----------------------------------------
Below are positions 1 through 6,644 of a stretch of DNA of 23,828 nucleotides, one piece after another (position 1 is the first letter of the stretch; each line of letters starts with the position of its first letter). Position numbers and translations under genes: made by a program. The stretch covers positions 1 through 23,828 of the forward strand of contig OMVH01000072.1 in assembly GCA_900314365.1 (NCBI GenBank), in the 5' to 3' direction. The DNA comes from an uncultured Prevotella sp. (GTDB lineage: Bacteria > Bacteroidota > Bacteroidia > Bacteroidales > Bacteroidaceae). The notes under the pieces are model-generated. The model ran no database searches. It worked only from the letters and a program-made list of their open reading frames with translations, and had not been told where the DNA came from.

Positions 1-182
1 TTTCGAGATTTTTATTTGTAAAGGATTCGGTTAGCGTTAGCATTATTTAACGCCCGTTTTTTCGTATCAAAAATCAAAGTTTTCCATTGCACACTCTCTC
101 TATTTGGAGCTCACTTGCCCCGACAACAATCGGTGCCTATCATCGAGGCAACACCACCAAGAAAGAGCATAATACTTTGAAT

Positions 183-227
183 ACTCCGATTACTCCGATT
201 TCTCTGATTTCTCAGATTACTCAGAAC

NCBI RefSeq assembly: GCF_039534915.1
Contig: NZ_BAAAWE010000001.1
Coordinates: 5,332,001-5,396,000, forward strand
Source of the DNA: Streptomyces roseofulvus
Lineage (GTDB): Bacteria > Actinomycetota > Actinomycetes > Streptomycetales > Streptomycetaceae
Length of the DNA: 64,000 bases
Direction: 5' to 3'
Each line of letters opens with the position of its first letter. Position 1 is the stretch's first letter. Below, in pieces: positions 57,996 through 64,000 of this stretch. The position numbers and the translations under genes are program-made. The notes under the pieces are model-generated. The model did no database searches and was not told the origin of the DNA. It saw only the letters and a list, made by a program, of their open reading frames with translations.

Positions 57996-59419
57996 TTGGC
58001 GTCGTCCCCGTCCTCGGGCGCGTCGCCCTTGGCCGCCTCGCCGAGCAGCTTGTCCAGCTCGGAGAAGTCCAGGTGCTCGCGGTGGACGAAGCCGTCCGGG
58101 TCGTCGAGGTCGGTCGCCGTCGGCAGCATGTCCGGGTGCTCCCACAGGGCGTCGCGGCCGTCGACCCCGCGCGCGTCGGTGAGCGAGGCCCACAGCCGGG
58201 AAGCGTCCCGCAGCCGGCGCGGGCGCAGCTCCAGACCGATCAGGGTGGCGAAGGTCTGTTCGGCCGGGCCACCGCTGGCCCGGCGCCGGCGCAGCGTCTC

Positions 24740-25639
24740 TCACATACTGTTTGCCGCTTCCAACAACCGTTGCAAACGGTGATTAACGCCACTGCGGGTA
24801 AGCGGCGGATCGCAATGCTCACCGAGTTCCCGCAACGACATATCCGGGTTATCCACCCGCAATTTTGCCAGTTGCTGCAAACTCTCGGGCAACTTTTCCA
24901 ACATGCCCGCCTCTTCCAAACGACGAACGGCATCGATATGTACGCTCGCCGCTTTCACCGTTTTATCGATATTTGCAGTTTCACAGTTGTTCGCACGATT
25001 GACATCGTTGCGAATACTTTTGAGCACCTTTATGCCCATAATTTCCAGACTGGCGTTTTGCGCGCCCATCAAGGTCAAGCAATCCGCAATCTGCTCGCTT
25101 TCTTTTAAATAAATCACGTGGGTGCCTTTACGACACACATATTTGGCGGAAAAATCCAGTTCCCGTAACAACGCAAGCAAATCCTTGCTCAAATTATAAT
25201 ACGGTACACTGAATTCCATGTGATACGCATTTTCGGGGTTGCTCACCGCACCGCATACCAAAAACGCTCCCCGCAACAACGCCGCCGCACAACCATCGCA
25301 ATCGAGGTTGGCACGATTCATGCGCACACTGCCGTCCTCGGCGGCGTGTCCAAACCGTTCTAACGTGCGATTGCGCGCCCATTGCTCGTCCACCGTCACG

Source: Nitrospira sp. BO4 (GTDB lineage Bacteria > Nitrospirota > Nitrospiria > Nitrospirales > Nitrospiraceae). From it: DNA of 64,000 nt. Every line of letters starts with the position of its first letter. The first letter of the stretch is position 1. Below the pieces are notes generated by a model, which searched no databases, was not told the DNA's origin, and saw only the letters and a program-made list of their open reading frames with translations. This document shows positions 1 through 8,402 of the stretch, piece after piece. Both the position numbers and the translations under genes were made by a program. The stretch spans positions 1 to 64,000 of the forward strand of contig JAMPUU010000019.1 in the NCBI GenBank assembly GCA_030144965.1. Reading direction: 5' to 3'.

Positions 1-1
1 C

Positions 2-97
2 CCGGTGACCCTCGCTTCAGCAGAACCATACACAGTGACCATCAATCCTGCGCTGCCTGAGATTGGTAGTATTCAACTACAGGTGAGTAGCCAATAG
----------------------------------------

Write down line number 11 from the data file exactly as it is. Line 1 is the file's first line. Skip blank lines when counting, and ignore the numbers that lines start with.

Source of the DNA: Streptomyces roseofulvus